Skip to Main Content
It looks like you're using Internet Explorer 11 or older. This website works best with modern browsers such as the latest versions of Chrome, Firefox, Safari, and Edge. If you continue with this browser, you may see unexpected results.
Click on the link above to search articles published on The Conversation website. Use keywords and phrases, eg. "indigenous employment", "indigenous prisoners", "aboriginal deaths in custody"
Barani - Sydney's Indigenous History
The Barani website provides histories of people, places and events in the City of Sydney local government area. Use keywords "aboriginal labour", "aborignal housing" to find appropriate short articles and images.
Click on the image to access the Museum's Indigenous Australian's exhibition.
Gather - State Library of NSW
Source Guide from State Library of NSW. Connects Aboriginal communities with collections and stories from the State Library of NSW.
Australian Institute of Health and Welfare
Use your keywords and phrases, eg. "indigenous health", "indigenous housing" for current government reports and articles.
Closing the Gap Report 2020
Click on the image above to review reports and articles from the Government findings. Use key words and phrases "health", "education"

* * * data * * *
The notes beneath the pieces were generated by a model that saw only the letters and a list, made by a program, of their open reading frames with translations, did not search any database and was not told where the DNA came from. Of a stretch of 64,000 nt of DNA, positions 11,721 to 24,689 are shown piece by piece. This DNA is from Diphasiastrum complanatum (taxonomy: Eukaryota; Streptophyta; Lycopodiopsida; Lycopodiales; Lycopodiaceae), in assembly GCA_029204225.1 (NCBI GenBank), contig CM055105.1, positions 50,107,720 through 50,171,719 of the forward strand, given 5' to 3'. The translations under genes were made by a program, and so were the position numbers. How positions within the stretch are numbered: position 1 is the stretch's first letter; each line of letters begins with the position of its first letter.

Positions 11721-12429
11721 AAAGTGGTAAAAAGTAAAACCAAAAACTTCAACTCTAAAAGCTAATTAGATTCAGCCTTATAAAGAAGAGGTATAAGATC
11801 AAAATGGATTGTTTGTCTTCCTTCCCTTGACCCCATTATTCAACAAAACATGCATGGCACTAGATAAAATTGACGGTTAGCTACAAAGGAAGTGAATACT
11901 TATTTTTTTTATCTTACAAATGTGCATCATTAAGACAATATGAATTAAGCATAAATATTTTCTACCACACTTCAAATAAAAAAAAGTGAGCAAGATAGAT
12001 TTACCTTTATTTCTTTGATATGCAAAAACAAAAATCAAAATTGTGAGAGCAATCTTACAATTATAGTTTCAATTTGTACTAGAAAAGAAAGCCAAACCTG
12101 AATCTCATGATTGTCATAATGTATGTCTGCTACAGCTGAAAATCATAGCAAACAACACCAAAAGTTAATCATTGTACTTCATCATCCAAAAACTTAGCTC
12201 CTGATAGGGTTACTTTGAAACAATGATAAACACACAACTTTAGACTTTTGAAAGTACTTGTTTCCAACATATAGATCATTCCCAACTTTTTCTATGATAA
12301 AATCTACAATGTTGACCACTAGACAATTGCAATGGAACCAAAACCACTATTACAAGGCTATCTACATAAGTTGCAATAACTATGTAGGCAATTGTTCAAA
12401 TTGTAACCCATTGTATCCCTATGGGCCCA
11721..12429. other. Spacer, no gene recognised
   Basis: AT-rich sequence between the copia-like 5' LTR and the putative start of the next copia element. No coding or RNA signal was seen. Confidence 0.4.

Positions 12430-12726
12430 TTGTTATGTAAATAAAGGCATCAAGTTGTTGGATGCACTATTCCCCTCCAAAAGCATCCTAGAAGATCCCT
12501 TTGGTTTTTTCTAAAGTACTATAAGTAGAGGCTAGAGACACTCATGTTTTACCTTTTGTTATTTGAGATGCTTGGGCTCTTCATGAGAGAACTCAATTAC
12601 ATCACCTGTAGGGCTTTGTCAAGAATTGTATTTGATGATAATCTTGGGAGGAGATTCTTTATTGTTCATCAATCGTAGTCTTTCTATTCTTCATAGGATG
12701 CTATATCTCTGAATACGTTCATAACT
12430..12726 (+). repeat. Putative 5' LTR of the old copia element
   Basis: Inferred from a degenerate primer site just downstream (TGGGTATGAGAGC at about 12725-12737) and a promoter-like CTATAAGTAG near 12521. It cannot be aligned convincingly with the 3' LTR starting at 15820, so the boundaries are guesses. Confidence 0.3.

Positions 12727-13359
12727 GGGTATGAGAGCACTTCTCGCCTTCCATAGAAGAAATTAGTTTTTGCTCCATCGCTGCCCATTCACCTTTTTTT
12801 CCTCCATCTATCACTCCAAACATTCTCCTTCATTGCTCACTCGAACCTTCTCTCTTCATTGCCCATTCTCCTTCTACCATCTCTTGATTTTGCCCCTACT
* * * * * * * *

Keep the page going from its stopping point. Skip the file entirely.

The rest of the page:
Close the Gap Report 2022
Indigenous Education - Websites
Indigenous Housing - Websites
Search for articles and reports using keywords,
eg. 'indigenous housing'
Indigenous Employment - Websites
Indigenous Criminal Justice - Websites
Indigenous Economic Independence
Indigenous Relationships with the Land - Websites
Young Dark Emu: A Truer History by
Call Number: 338.1 PAS
My Culture and Me by
Call Number: PICTURE BOOK
Non Fiction and Memoir
Follow the Rabbit-Proof Fence by The film Rabbit-Proof Fenceis based on this true account of Doris Pilkington's mother Molly, who as a young girl led her two sisters on an extraordinary 1,600 kilometre walk home. Under Western Australia's invidious removal policy of the 1930s, the girls were taken from their Aboriginal families at Jigalong on the edge of the Little Sandy Desert, and transported halfway across the state to the Native Settlement at Moore River, north of Perth. Here Aboriginal children were instructed in the ways of white society and forbidden to speak their native tongue. The three girls - aged 8, 11 and 14 - managed to escape from the settlement's repressive conditions and brutal treatment. Barefoot, without provisions or maps, they set out to find the rabbit-proof fence, knowing it passed near their home in the north. Tracked by Native Police and search planes, they hid in terror, surviving on bush tucker, desperate to return to the world they knew.
Call Number: INDIGENOUS PILKINGTON
Talking to My Country by
Call Number: INDIGENOUS 305.899 GRA
Annotated Bibliography - Guide